When Tiger Woods burst onto the professional golfing scene nearly two decades ago, he drew keen attention for more than just his towering drives and precision putts. The young phenom sparked widespread excitement for what he represented: a break in tradition. In stark contrast with its lily-white history of exclusion, golf’s most visible, successful, and bankable star was now a person of color — a guy who signified his dizzying lineage with the invented word “Cablinasian,” combining “Caucasian,” “black,” “American Indian,” and “Asian” to reflect an ethnic pie chart laden with slices of Thai, Chinese, African, Dutch, and Native American. The racial optics were off the charts.
Nike sought to capitalize on those optics after signing the freshly-minted pro to a lucrative endorsement deal in the summer of 1996. Their first ad campaign, “Hello World,” used Tiger’s blackness to call out golf’s legacy of racial discrimination, and their second ad campaign, “I am Tiger Woods,” rolled out a multicultural brigade of club-wielding youth to indicate he was inspiring a demographic upheaval within the sport. His father Earl brazenly inflated this sense of revolutionary influence, telling Sports Illustrated that “Tiger will do more than any other man in history to change the course of humanity… He is the Chosen One. He’ll have the power to impact nations. Not people. Nations.”
Images from that article ended up on the wall of my college dorm room, although not by my own hand. Some friends pinned them above my bed with the joking implication that golf’s hot new sensation had become my idol. My friends’ whimsical teasing related to the fact that I’d recently begun to participate in mixed race organizing on campus, and the meetings tended to evoke Tiger’s name, either as a touchstone example or as a dream booking for a student conference. I had a good laugh at discovering the Cablinasian affixed to my wall, but he seemed an apt icon of the moment, so I let him stay there.
Years passed, and Woods’ stature blasted off into the stratosphere. He relentlessly racked up tour wins and sponsorships, accumulating gaudy wealth in the process. He earned so much that he probably could have fulfilled his father’s grandiose prophecy and bolstered a few ailing countries with a phone call to his accountant. By the fall of 2009, he’d reached a billion dollars in earnings, the first athlete ever to do so. And then, just two months and one bizarre car crash later, his world flipped upside down. Facing innumerable allegations of marital infidelity and losing valuable endorsements left and right, he took an indefinite leave from golf.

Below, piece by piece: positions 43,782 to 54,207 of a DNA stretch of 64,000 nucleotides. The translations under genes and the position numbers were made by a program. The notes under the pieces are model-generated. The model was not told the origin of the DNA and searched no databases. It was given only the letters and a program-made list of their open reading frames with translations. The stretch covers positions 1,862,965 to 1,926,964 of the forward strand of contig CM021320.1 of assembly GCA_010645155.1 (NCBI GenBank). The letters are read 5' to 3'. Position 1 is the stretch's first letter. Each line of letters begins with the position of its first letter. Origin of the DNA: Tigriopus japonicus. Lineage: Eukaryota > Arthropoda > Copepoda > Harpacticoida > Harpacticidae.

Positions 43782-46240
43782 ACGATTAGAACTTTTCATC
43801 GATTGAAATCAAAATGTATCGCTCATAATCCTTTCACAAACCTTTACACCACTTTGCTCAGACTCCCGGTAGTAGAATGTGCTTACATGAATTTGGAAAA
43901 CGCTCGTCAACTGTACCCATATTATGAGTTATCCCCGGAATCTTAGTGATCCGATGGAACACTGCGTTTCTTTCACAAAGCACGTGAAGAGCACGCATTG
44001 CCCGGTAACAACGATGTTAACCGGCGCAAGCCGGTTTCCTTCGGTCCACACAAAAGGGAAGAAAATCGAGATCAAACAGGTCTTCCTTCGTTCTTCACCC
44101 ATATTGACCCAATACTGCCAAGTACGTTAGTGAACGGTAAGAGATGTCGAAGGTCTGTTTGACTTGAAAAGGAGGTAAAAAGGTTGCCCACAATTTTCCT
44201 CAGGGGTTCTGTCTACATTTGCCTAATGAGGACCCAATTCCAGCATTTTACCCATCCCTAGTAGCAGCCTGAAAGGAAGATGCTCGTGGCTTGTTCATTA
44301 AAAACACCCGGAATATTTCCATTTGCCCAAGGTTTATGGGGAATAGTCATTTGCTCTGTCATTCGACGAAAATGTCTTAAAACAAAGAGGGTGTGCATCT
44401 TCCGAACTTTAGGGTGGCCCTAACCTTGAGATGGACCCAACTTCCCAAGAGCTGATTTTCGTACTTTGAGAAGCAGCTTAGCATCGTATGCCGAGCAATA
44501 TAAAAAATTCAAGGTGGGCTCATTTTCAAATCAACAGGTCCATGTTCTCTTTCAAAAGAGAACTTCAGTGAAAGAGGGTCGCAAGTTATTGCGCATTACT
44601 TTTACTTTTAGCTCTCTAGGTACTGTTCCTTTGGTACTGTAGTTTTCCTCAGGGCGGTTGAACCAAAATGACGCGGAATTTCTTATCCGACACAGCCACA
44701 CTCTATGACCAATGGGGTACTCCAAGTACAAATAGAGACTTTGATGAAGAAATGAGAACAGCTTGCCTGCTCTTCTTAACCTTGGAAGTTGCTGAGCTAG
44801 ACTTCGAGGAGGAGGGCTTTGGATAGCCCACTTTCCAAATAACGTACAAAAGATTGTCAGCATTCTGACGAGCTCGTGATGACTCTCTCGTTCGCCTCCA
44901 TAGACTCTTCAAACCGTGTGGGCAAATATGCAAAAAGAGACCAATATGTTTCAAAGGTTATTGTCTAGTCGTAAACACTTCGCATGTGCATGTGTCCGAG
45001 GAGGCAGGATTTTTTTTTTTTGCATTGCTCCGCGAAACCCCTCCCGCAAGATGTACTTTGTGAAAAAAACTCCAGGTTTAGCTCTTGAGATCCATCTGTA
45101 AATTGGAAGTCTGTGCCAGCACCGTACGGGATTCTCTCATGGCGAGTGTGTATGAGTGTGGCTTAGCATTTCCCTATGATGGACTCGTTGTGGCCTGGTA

If you’d drunk Earl Woods’ Kool-Aid, these developments probably came as a huge bummer. Assorted prominent figures have emerged relatively unscathed from adultery scandals, but this one felt so wildly absurd, so totally pathological, it obliterated any illusions that Tiger was the guy to change the course of humanity.
Not that he really had that potential in the first place. His dad’s comments demonstrated head-scratching hubris and a tenuous grasp on reality, while Tiger himself never displayed the necessary charisma or warmth to lead a social movement or sway anyone to a new way of thinking. Plus, he didn’t seem particularly interested in leveraging his position for benevolent purposes. And now that position has collapsed in on itself.
Tiger’s effort to build it back up marches on this weekend, as he strides the links at Augusta National, chasing the 15th major that has eluded him since running his Escalade into a fire hydrant five and a half years ago. I’m idly keeping an eye on his progress, as I have for much of his career — although not out of some sort of fan loyalty. I’ve actually been rooting against him since long before the accident (I’m incapable of pulling for any team or individual who dominates the field so rampantly) and the transgressions that came to light afterward gave me added motivation not to back him. The reason I continue to follow what happens to Tiger is those optics.
Part of me simply feels obliged to monitor how the media interprets multiracial people; having scrutinized and discussed such issues ad nauseam during college, I’m compelled to stick with the habit. And part of me wants to see delivery on Tiger’s symbolic promise, some sign of transcendence that stirs the spirit, prompts mixed kids to pick up golf clubs, and alters the fate of nations. And part of me is looking for further confirmation that it’s all a sham, a Nike pipe dream propping up yet another sleazy rich guy.
I’d rather not indulge this set of impulses, as I’m far enough out of college to realize there’s only so much that can be accomplished by parsing the semiotics of sports celebrities like Tiger Woods. Unfortunately, such level-headed logic still does me no good. Whether I like it or not, that dude’s going to stay stuck to my wall.
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